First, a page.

The CEU Leadership Program is our integrative, proprietary leadership development program aimed at helping mid-career managers tap into their leadership potential.
It is offered to businesses, governments and nonprofits as a standalone, non-degree experience, while each CEU Executive MBA participant receives it as part of their degree course.
The program is built on the following three pillars:
While the “leadership mystique” in business press and popular culture often focuses on intangible qualities of leadership such as charisma or drive, any leader needs to first and foremost make good decisions—for oneself, for one’s organization and for the people one leads.
The first part of the CEU Leadership Program takes a broad view of multiple dimensions and institutional and situational variables that influence business decision making.
The course does not take the traditional economic notion of efficiency as an unchallenged dogma, but instead delves deeply into the how and why of decision making. That being said, a lot of immediately useful techniques and case studies for making and communicating decisions will also be covered. The course will teach participants how to recognize and analyze decision problems. Participants will be encouraged to self-reflect on their own strengths and weaknesses (biases, etc.) in the area of decision-making. Part of the module is also a comprehensive training in communicating one’s ideas. Effective communication is an essential skill that completes the process of managerial decision making.
Peter Drucker famously quipped that “culture eats strategy for breakfast,” thereby emphasizing the salience of culture in the success of organizations. This module introduces complementary (and at times competing) perspectives on the complexities and multifaceted nature of organizational culture and leadership. Among other themes, it emphasizes the importance of diversity, inclusion, learning and transparency in successful organizational culture and leadership (among other topics).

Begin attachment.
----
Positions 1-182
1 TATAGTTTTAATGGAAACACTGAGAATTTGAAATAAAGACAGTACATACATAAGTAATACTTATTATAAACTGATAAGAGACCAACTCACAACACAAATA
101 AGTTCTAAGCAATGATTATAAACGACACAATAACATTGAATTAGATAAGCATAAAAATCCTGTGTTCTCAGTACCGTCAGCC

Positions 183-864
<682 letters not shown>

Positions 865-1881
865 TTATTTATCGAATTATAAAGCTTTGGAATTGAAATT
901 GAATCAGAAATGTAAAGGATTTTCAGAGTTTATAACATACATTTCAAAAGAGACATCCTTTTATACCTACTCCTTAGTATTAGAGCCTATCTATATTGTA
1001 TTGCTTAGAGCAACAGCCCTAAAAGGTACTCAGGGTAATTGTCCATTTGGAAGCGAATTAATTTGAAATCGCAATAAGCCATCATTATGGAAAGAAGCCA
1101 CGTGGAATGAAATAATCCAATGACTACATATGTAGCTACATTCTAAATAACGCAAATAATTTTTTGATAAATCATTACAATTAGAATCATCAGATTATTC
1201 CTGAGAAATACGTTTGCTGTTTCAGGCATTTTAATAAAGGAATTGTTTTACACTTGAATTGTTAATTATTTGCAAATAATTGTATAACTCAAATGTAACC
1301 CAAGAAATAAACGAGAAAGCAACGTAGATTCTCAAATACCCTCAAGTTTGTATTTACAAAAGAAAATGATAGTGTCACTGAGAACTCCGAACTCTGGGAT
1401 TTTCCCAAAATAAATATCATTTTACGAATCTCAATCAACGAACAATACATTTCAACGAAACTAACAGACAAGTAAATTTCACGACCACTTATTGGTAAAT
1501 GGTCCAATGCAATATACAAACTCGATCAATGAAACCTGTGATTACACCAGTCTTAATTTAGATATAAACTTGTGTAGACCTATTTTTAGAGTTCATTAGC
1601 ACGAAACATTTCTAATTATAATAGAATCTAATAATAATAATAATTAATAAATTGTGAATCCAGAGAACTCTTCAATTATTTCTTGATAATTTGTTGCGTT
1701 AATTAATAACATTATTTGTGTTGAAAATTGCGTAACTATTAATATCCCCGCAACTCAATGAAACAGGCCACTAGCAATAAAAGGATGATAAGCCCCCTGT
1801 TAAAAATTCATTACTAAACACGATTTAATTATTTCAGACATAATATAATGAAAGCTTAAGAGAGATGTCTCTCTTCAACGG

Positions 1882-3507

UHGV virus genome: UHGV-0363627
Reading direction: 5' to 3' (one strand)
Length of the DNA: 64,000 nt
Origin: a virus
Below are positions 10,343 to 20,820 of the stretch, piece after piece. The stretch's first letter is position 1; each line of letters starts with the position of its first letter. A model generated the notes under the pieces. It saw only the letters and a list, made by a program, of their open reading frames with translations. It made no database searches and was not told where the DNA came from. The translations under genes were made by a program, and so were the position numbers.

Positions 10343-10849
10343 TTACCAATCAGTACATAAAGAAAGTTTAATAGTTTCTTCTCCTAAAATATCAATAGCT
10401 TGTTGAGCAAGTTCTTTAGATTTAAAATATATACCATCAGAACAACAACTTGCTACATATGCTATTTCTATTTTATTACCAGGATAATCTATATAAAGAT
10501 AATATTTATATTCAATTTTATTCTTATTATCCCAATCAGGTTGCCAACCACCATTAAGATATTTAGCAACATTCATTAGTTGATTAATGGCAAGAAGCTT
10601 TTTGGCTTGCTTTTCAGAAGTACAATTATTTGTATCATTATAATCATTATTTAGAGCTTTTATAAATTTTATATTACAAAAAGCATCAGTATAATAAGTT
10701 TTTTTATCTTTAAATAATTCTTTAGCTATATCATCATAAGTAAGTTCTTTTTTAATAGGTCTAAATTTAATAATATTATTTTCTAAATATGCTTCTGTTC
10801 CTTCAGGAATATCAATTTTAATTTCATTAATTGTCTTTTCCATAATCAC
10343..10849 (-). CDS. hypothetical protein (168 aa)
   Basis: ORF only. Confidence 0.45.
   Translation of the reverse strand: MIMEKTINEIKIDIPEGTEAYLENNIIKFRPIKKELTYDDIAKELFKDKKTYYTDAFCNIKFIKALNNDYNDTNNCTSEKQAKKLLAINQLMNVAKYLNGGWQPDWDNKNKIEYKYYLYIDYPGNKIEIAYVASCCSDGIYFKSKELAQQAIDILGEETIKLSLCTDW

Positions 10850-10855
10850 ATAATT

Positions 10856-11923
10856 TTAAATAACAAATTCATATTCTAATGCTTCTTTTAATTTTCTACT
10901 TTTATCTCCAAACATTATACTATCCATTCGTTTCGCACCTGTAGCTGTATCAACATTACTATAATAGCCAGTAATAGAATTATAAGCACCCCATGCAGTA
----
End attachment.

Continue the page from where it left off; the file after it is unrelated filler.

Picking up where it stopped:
The module provides a holistic and dynamic overview of the essence of “good culture” and how it enables leaders and the organizations they lead to achieve their strategic goals and organizational vision.
The contradictions and trade-offs in managing organizational and broader societal objectives both across stakeholders and generations are considered. Particular attention is paid to the newer trends in creating knowledge-intensive organizations, which combine profitability with a strong endorsement of some other social purpose. The module will invite participants to consider both the strengths of the purpose-driven model and some significance risks that the model introduces.
Good Life is primarily valuable for its own sake. Regardless of the strong relation between one’s ability to manage oneself and manage others, we simply strive for a meaningful, fulfilling life in which we can make the most of our potential.
And yet, research indeed shows that happiness is generally “contagious” and, broadly speaking, happy leaders do tend to create happy organizations.
The final part of the CEU Leadership Program thereby reviews techniques and frameworks developed within modern psychology, philosophy, sociology and developmental economics that help us understand and promote well-being in our and other people’s lives. The course consciously offers a broader picture than today’s popular themes of flow and positive psychology. While techniques rooted in this research are important, we also challenge participants to see how deeper concepts of meaning, identity and power are, perhaps increasingly, a part of what high-impact individuals and successful organizations define as true well-being.